“Subliminal Smells Can Guide Social Preferences” was published in the December issue of Psychological Science. Besides Li, the
study’s co-investigators include Isabel Moallem, Loyola University; Ken Paller, professor of psychology in the Weinberg College of Arts and Sciences at Northwestern; and Jay Gottfried, assistant professor of neurology at Feinberg and senior author of the paper.

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November 26, 2007

Social neuroeconomics: the neural circuitry of social preferences

Combining the methods of neuroscience and economics generates powerful tools for studying the brain processes behind human social interaction. We argue that hedonic interpretations of theories of social preferences provide a useful framework that generates interesting predictions and helps interpret brain activations involved in altruistic, fair and trusting behaviors. These behaviors are consistently associated with activation in reward-related brain areas, such as the striatum, and with prefrontal activity implicated in cognitive control, the processing of emotions, and integration of benefits and costs, consistent with resolution of a conflict between self-interest and other-regarding motives.

Fehr & Camerer in Trends in Cognitive Science 2007 Oct ; 11(10): 419-27


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September 9, 2007

Science: special issue on social cognition

socialcognition.jpegScience is running a special edition on social cognition this week. It contains papers on the evolution of social cognition

Living in Societies – Caroline Ash, Gilbert Chin, Elizabeth Pennisi, and Andrew Sugden

All Together Now–Pull! – Greg Miller

Evolution in the Social Brain – R. I. M. Dunbar and Susanne Shultz

Social Components of Fitness in Primate Groups – Joan B. Silk

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September 6, 2007

Higher social skills are uniquely human

chimp1.jpgA new study published today in Science reports that humans have distinctive social skills. Esther Herrmann, lead author of the study, answers Scitizen’s questions.

Apes bite and try to break a tube to retrieve the food inside while children follow the experimenter’s example to get inside the tube to retrieve the prize, showing that even before preschool, toddlers are more sophisticated in their social learning skills than their closest primate relatives, according to a report published in the 7 September issue of the journal Science.

This innate proficiency allows them to excel in both physical and social skills as they begin school and progress through life.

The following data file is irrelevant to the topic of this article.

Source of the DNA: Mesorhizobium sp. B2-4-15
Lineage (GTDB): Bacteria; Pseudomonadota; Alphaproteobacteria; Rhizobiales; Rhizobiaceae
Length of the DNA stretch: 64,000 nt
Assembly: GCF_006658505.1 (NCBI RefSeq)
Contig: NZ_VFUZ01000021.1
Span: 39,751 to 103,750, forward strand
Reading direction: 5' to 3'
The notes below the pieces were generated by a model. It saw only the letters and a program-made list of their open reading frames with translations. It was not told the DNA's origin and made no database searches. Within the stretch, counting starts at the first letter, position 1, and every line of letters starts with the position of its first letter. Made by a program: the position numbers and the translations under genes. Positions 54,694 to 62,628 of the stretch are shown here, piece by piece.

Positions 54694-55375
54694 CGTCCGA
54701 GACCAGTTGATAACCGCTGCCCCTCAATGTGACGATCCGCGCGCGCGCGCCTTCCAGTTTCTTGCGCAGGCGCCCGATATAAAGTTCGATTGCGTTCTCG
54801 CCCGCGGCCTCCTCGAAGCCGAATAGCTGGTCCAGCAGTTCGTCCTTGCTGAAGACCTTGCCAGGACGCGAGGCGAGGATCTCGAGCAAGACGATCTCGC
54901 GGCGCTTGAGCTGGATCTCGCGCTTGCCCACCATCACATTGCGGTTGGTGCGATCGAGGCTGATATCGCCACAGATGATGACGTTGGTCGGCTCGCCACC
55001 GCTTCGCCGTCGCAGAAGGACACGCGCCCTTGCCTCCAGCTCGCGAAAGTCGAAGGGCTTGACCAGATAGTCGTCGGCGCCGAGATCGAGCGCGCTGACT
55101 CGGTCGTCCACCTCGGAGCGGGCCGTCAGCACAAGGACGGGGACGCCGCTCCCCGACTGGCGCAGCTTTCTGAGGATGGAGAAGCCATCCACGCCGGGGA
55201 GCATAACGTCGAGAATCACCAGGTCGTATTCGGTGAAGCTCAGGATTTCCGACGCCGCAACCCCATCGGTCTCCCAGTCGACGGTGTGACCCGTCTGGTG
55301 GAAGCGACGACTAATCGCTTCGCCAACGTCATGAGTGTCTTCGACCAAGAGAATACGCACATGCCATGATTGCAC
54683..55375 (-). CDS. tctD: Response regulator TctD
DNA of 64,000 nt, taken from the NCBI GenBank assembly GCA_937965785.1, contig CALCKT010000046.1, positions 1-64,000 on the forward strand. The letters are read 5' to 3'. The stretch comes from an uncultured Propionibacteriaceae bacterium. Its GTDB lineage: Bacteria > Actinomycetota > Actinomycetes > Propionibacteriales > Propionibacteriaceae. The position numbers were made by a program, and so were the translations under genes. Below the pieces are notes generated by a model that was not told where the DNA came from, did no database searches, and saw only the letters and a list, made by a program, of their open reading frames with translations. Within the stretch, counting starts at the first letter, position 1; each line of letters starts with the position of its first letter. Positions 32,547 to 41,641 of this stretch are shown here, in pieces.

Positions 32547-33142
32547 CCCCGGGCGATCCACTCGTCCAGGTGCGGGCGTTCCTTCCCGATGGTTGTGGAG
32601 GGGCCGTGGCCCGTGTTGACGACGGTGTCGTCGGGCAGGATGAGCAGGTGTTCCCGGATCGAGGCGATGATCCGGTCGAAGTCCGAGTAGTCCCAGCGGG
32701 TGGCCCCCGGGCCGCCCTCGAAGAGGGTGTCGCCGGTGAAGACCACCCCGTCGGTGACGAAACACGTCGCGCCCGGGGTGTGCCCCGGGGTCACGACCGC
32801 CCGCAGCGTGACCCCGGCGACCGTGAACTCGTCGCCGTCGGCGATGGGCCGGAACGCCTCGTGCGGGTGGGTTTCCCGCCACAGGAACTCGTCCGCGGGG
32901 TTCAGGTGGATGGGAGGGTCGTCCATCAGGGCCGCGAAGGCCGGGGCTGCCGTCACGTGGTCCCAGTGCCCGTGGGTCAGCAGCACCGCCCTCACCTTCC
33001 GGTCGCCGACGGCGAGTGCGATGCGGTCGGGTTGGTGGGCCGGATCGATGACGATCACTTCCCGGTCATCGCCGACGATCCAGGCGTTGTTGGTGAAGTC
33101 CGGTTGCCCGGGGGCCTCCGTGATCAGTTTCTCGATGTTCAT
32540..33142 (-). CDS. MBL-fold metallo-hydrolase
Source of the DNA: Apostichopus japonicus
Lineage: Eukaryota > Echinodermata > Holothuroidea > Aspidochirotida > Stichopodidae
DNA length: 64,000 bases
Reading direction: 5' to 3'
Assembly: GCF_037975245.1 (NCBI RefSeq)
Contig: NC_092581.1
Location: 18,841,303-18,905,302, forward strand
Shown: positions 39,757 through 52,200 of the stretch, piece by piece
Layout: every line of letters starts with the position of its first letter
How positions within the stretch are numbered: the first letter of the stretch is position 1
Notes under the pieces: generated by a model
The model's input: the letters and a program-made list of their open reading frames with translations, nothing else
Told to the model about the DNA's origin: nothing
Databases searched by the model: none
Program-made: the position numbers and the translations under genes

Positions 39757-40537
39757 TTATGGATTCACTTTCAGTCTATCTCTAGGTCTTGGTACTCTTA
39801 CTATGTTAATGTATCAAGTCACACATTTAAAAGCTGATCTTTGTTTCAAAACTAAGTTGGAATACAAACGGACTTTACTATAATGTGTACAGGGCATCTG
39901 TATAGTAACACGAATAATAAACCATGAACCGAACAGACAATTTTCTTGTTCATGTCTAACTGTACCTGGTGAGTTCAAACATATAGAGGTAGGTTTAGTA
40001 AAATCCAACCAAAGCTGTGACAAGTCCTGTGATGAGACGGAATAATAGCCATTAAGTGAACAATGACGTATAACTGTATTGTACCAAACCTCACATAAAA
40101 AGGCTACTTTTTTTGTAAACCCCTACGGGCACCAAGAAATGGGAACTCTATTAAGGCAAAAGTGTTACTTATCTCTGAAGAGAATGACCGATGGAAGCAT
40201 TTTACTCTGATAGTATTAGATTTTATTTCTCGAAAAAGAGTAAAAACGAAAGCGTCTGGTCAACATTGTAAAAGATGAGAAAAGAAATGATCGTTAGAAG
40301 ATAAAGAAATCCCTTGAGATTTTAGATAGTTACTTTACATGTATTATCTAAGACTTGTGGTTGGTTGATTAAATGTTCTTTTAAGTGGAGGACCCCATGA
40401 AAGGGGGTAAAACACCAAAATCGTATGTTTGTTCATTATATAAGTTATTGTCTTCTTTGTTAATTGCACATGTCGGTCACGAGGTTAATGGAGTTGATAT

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November 16, 2006

Neanderthal genotyping spurs novel scientific field

neanderthal1.jpgThe reality of a complete Neanderthal genome draws near, as two papers report the sequencing of large amounts of Neanderthal DNA. The results help answer some central questions on human evolution. This novel trend in gene research opens up a new research field that by some is called “ancient genomics”. The question is, when will we see a gene sequencing of Homo Erectus or Homo Habilis. (requires subscription) Full Text | PDF | Editor’s summary

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October 15, 2006

Dressing up with hormones

womandressed.jpgWomen tend to be influenced by their ovulation status when they pick their clothes. “Near ovulation, women dress to impress, and the closer women come to ovulation, the more attention they appear to pay to their appearance,” said Martie Haselton, the study’s lead author and a UCLA associate professor of communication studies and psychology. “They tend to put on skirts instead of pants, show more skin and generally dress more fashionably.”
You can get the PDF version of the article here.

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April 5, 2005

The Role of Dreams in the Evolution of the Human Mind

evolutionary psychology — thomasr @ 6:15 am

In a new article in Human Nature Review, Franklin et al. argue that “Rather than a simple threat rehearsal mechanism, it is argued that

dreams reflect a more general virtual rehearsal mechanism that is likely to play an important role in the development of human cognitive capacities.”

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March 27, 2005

Evolutionary developmental psychopathology

evolutionary psychology — thomasr @ 12:19 am

Clinical taxonomy will tend to reflect a nonepistemic agenda that is itself mutable according to the strictures established by prevailing norms and resources. This conclusion implies that the search for a single scheme of psychiatric classification capable of serving the needs of both researchers and clinicians may well be futile.